A few hundred people attended the fair; most were Chinese-American seniors and Chinese-speaking immigrants. Consumer Action prepared 110 sets of educational brochures in Chinese and 10 sets in English (representing a total of more than 1,000 brochures) to educate the participants on senior scams, ID theft, “how to complain” effectively about a bad or deceptive product or service, how to keep your home in the face of foreclosure, how to find low-cost auto, homeowners or renters insurance, and how to manage debt.

“Attendees were so excited to pick up our educational materials that we ran out of them by the end of the fair!” Woo exclaimed. “We’re thankful to have had the opportunity to attend the fair again this year. It’s a great opportunity to interact with the public and inform them of our valuable and free services.”

Consumer Action offers consumer education materials in both English and Chinese (as well as other languages) on our website. Non-profit agencies and government groups may also use our website to order print copies of many of the free publications.

Coalition Efforts: College comparisons and costly medications

Department of Education omits valuable college comparison data. The Education Department recently weakened its college comparison tool, College Scorecard, by omitting key metrics that had allowed prospective students to view colleges’ net attendance costs, graduation rates, student loan repayment rates and graduates’ typical earnings (compared to the national median salaries). In response, consumer, higher education and student advocates wrote to Secretary Betsy DeVos urging her to reinstate these key outcome metrics, which provide critical statistics for would-be students and increase accountability for schools. Learn more.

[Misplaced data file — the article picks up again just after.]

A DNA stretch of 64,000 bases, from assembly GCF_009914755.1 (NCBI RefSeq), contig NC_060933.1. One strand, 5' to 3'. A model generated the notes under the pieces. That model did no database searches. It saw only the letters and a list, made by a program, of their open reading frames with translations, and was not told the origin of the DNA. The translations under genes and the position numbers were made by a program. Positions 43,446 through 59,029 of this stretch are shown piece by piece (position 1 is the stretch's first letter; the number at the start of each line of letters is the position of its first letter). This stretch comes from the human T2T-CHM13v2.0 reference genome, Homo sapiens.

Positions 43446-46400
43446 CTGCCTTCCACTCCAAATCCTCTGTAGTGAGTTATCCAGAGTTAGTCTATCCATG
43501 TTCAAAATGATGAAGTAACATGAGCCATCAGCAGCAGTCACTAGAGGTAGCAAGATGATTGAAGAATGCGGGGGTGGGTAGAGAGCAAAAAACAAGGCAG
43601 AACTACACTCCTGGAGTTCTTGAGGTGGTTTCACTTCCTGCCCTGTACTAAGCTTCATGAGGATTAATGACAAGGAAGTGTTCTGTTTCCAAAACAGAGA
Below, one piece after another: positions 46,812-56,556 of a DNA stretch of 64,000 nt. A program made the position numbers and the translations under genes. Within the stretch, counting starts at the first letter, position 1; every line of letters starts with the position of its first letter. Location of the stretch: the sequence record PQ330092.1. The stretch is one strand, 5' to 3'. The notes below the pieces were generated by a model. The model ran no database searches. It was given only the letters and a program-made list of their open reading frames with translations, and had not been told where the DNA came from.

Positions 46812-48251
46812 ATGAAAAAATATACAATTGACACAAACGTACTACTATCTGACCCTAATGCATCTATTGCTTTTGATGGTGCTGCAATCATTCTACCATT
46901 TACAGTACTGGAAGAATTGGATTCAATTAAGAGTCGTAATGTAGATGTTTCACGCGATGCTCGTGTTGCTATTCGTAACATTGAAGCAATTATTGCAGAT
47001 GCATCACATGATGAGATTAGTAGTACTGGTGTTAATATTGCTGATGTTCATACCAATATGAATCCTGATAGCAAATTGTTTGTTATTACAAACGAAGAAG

Hands off the Medicare donut hole deal! Consumer Action joined a coalition of over 40 advocates in calling on Congress to reject any measures that would increase prescription drug costs for consumers, including rolling back what is known as “donut hole” provisions in the Bipartisan Budget Act of 2018. As it stands, the legislation would make brand-name prescription drugs more affordable for people with Medicare, specifically by requiring pharmaceutical companies to reduce the cost of medications purchased in the Medicare Part D donut hole by anywhere from 50 to 70 percent. Learn more.